Review: Babel, Or the Necessity of Violence: An Arcane History of the Oxford Translators’ Revolution by R.F. Kuang

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I’ve been disappointed by so many highly anticipated books with amazing premises this year that it made me a little wary of starting another. Even if it seemed almost tailor-made for me. But this was luckily the real deal. I loved it. From the first chapter on, I absolutely loved it. From the language geekery, to the brutal takedown of British colonialism and the fact that I kept being pulled back to it whenever I put it down, it completely lived up to the hype for me.

He hated this place. He loved it. He resented how it treated him. He still wanted to be a part of it – because it felt so good to be a part of it, to speak to its professors as an intellectual equal, to be in on the great game.

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Review: Their Heart a Hive by Fox N. Locke

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As sweet and delicious and comforting as honey. It’s very rare I buy a book minutes after having heard of it (thanks Womble!), or that I start it immediately after buying. But how could I ever say no to another potential addition to the slice of life list? To folklore? Beekeeping? 18th century vibes? A queernorm world? The target audience here is me. Of course I enjoyed it.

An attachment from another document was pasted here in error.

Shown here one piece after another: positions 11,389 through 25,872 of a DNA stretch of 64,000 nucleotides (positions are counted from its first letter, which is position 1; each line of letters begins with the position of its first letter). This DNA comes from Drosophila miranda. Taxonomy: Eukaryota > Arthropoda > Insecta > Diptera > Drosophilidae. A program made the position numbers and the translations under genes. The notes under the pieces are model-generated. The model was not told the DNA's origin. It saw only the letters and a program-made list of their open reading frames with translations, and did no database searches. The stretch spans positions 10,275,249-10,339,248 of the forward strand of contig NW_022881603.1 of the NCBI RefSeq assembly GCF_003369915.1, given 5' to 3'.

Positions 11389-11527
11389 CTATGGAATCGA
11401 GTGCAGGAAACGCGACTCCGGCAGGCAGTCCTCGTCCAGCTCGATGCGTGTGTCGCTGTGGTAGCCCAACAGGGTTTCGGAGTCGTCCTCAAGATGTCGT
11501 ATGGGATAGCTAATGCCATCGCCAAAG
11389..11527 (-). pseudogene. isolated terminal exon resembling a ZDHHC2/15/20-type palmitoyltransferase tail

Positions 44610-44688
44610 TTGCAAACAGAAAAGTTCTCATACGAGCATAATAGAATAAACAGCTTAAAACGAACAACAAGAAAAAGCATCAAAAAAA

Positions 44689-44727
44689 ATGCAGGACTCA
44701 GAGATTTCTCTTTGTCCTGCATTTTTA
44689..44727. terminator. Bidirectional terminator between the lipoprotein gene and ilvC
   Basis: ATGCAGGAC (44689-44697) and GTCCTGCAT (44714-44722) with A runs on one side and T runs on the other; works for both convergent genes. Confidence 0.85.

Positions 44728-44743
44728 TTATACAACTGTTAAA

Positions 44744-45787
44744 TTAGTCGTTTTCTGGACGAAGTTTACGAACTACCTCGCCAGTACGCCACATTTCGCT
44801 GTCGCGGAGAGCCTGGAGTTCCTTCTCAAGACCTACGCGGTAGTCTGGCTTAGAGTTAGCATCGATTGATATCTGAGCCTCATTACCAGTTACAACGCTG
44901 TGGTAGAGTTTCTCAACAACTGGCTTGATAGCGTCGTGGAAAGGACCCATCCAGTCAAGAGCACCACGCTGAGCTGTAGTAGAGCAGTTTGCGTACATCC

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Review: The Death of Jane Lawrence by Caitlin Starling

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It’s a shame that now that Gothic Fantasy is no longer a Bingo square I keep finding all the good books that’d fit it perfectly. I didn’t think the subgenre would ever appeal to me either, but the more I read, the more it does – after all, I’m a complete sucker for mysteries and what’s better than slowly finding out what’s wrong with that creepy old house?

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Mini Reviews: Of the Wild, The Nobleman’s Guide to Scandal and Shipwrecks, The Bone Orchard, High Times in the Low Parliament

The past couple weeks I have been a little preoccupied reading the Foreigner series (where I will do one review after I finish, there’s too many of them and I don’t have much to say about individual books) and playing lots and lots of Stardew Valley (my once-a-year gaming frenzy), so there hasn’t been much I could do full-length reviews of. But I finally have enough for another batch of mini reviews.

Once again, it’s a pretty mixed bunch. One novella I enjoyed, a novel I had mixed feelings on, a DNF, and an anticipated novella I ended up hating.

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Review: The Path of Thorns by A.G. Slatter

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ARC received from the publisher (Titan Books) in exchange for an honest review.

I requested this completely on a whim, based entirely on the strength of the premise. It’s deliciously gothic – witchcraft, revenge, dark family secrets, revenge, ghosts, and lots and lots of murder – and I recommend it to anyone interested in fantasy with undertones of horror.